Michael Vincent Waller: The South Shore

Various Artists

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Michael Vincent Waller: The South Shore Review

by Blair Sanderson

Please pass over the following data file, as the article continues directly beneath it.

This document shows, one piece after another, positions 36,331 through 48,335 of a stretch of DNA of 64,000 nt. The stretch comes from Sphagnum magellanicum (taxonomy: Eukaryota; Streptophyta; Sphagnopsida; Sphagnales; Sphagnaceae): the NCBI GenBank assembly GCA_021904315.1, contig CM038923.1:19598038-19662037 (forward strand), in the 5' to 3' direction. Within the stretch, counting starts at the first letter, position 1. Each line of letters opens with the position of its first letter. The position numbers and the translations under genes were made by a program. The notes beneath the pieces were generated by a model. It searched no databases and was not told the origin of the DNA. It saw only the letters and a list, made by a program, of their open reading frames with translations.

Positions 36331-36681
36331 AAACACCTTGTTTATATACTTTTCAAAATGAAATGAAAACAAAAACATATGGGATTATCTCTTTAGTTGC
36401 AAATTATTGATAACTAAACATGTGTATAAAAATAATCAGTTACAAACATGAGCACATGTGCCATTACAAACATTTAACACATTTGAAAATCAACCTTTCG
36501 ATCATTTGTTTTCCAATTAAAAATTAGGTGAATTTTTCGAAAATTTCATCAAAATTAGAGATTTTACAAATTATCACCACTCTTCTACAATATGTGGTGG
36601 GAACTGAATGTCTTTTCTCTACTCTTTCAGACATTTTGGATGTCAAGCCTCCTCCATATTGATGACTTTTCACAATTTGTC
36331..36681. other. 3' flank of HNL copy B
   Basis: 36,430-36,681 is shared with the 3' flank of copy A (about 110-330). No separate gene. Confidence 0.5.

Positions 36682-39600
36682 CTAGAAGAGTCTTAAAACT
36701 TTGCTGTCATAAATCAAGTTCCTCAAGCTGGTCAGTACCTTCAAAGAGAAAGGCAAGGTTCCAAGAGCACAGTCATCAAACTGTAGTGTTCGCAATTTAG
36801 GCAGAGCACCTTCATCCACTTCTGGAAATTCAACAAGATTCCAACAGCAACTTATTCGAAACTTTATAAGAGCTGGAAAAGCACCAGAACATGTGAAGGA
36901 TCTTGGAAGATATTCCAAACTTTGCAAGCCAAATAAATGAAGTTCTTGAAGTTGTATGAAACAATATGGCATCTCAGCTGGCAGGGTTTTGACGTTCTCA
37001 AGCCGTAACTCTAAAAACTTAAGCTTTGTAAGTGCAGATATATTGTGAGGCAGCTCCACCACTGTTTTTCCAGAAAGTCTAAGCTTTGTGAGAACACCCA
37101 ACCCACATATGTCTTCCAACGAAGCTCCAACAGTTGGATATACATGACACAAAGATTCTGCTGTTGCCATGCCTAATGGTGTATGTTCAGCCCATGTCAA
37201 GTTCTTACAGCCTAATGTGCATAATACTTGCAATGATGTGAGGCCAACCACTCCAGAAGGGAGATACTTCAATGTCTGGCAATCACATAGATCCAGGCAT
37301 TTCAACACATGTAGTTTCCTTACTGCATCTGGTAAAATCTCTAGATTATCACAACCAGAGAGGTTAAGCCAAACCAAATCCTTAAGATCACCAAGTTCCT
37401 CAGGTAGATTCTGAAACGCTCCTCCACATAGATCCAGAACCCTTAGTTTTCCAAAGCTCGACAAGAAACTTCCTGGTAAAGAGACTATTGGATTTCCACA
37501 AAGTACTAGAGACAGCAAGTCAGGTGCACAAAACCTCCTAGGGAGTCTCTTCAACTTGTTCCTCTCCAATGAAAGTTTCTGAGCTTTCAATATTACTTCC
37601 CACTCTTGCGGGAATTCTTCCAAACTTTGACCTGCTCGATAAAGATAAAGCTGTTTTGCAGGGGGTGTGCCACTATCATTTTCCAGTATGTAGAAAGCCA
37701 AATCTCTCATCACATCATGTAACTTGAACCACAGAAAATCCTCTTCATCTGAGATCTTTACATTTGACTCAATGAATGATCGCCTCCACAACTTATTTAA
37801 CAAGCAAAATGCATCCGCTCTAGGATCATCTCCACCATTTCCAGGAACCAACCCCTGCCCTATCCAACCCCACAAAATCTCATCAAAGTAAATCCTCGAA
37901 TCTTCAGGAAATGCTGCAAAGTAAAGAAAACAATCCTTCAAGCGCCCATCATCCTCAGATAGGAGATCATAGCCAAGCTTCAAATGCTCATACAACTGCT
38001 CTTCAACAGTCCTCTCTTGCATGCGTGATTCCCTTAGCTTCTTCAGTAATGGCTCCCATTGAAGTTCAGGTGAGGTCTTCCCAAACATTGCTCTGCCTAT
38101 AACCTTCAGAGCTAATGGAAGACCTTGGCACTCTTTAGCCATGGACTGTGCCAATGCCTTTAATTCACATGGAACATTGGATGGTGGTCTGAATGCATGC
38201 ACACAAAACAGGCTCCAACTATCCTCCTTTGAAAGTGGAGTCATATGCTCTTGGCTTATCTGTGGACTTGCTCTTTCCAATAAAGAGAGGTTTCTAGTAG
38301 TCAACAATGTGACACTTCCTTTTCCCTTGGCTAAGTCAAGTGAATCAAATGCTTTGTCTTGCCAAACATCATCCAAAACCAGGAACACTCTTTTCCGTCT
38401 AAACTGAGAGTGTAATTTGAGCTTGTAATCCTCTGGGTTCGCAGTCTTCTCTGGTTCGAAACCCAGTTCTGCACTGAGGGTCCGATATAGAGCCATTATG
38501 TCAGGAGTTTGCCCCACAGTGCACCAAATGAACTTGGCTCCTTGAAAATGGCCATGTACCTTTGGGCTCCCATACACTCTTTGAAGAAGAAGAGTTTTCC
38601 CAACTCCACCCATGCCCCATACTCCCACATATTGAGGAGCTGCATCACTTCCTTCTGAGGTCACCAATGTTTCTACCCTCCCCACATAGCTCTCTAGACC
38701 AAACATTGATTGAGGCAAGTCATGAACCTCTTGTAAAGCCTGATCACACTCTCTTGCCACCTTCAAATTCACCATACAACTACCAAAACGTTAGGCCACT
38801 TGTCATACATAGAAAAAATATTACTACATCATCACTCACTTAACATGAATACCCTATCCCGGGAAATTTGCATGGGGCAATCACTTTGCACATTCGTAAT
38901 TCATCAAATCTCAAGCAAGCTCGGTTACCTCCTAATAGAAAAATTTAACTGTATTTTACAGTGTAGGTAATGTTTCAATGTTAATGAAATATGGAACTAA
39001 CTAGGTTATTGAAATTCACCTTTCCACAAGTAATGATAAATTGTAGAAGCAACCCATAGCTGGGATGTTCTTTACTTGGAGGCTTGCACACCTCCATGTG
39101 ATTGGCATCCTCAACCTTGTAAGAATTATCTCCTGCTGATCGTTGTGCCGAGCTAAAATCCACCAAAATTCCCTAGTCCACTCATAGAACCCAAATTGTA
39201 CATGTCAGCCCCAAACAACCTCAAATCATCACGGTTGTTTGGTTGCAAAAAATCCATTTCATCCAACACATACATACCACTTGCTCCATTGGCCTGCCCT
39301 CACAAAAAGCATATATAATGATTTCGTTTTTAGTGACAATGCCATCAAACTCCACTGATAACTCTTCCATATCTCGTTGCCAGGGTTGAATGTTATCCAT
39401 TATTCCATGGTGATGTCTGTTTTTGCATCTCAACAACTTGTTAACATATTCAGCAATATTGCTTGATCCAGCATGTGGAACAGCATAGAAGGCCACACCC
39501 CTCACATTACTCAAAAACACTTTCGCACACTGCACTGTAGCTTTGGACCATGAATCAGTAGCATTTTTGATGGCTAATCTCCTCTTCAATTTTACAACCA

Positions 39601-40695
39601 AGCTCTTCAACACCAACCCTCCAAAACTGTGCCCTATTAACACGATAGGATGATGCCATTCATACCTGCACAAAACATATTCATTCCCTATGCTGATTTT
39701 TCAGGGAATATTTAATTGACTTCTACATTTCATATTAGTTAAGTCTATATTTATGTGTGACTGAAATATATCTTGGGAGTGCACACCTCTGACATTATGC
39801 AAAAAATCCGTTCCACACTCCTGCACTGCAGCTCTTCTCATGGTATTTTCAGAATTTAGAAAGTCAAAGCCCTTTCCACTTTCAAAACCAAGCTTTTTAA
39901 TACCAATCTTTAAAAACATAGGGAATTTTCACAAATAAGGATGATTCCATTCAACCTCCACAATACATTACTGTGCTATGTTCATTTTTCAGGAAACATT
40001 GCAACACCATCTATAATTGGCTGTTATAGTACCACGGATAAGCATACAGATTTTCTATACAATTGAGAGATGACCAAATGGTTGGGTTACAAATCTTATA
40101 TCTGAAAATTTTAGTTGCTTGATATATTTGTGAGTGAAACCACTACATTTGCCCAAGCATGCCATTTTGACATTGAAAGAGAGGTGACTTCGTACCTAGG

Michael Vincent Waller's The South Shore is a double-CD collection of 31 short chamber works composed between 2012 and 2014. Waller belongs to the generation of postminimalist composers who have absorbed the techniques and procedures of the avant-garde, yet he has moved on to find fresh resources in the use of Greek modes, traditional counterpoint, and the influences of impressionism, gamelan, pandiatonicism, and postmodernism. The diversity of Waller's instrumentation is initially striking, though this is perhaps more noticeable in a collection where the combinations change from track to track, though the variety seems to be ad hoc rather than purposefully eclectic. Even so, there is unity in Waller's dedicated use of modal harmonies and canonic interplay, which lend an antique quality to many of the selections, especially Atmosfera di Tempo and Per La Madre e La Nonna, among several other works written for strings, as well as the organ piece, Organum. Yet the influences of Erik Satie, minimalism, sacred chants, and popular music can be detected in other works, and all share a tendency toward quiet, lyrical expressions and subdued meditation. Waller's unhurried and gentle music is well-suited to introspection, and the smoothness of the performances and the evenness of dynamics set a consistently reflective mood.

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